[GUNS] Re: Are guns Extropian?

Brian D Williams (talon57@well.com)
Fri, 10 Jul 1998 07:50:56 -0700 (PDT)

From: harv@gate.net (Harvey Newstrom)

>Guns are tools, and tools are useful. But "usefullness" is not
>enough to be extropian. Are guns merely useful tools, or are they
>somehow extropian? Are they transending tools of transhumans, or
>are they ordinary tools of humans? Are they futuristic intelligent
>technology, or are they old-style technology from the past?

>The bottom line: I think guns are low-tech, old-style tools.
>They are not futuristic, intelligent technology. Guns destroy
>someone else's future options to limit their potential.
>(Hopefully because that person's future plans are deemed to be
>"bad".) They do not create options or expand future options. Guns
>are only useful in negative situations that are not progressing in
>an extropian-desireable manner.

First, Lets Meta this discussion (and future discussions) with [GUNS] so that those wishing to filter them may do so.

You are largely correct, guns are largely a low-tech old style tool. Unfortunately they are still the best tool to achieve certain goals. An attacker's goal is to force someone to do something they otherwise would not, and a defenders goal is to prevent such coercion.

I for one will gladly change my guns in the day a better tool is available. A startrek type Phaser would be perfect. Untill then I will decide how best to protect this transhuman and his friends.

Excluding my military experience, there have been at least two occasions where a gun enabled this extropian to continue on. There have been a number of other occasions where one may have prevented injury to myself/others.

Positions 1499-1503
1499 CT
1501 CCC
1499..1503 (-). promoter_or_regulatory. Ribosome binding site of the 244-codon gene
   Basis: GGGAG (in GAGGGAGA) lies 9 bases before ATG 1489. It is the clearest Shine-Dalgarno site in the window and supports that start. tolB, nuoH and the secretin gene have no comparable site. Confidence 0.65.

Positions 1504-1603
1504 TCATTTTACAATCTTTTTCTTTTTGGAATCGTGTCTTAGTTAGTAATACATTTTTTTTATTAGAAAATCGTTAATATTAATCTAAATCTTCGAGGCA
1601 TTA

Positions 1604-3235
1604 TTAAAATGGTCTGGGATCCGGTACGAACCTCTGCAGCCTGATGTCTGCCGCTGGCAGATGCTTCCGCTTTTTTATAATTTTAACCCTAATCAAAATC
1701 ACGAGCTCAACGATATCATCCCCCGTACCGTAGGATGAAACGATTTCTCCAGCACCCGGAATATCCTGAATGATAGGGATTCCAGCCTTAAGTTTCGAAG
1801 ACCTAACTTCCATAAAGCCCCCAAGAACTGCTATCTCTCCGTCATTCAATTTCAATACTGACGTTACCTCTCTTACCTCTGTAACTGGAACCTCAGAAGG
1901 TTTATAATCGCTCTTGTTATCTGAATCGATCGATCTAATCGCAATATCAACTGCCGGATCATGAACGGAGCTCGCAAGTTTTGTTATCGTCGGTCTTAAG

From: "Scott Badger" <wbadger@psyberlink.net>

>This is one of the more insightful comments made to date on this
>issue, IMO. Trying to solve the crime problem by arming everyone
>is treating the symptom. A more transcendent approach, it seems
>to me, would be to do everything we can to eliminate Antisocial
>Personality Disorders (APDs) and help would-be criminals to become
>higher level humans. Get rid of this single personality disorder
>and you will have solved a huge part of the problem. Yes there
>will still be people with impulse control disorders that commit
>violent crimes (this will also hopefully be very treatable in the
>future), but the chronic and pervasive character of the APD is the
>driving force behind a large percentage of crimes of all sorts.
>The Truth Machine was a good read but it seemed to make the same
>mistake of not addressing the underlying problem of mental
>disorder. Being forced to tell the truth doesn't make the APD go
>away. It's going to take biomedical advances or genetic screening
>or something else to eventually address this more fundmental
>problem. Stamping out the problem means employing what's called
>a primary (preventative) intervention rather than a tertiary one
>(e.g. gun proliferation). You can arm the citizenry if you want,
>but the APD will find a way to express itself. I want society to
>be polite, not because it's armed and scared to be anything but
>polite, but because it really feels like being polite.

We are largely in agreement, we do need to take additional action to attempt to prevent such occurrences but society seems unwilling to do so.

In almost every interview I've watched, especially those of the recent child/school incidents, every one of these perps has shown symptoms of APD's, yet nothing was done. Plus the press continues to romanticize these crimes. (everyone of these kids is smirking before the camera) The perps are paraded before the cameras wearing bulletproof vests, (why? the last thing you would want is for them to feel safe, or invulnerable) then an endless series of experts comes on to tell us why it isn't their fault.

By the same token, the solution to stopping gun violence has been known for a long time, put the offenders in jail and keep them there, but people prefer to pretend these people are "victims" rather than criminals.

I also agree with those who suggest that martial arts training is a good idea, it is a poor craftsman who only has one tool.

Unfortunately my pal "Ching-Ching" is the badest martial artist on the planet.

Member,Extropy Institute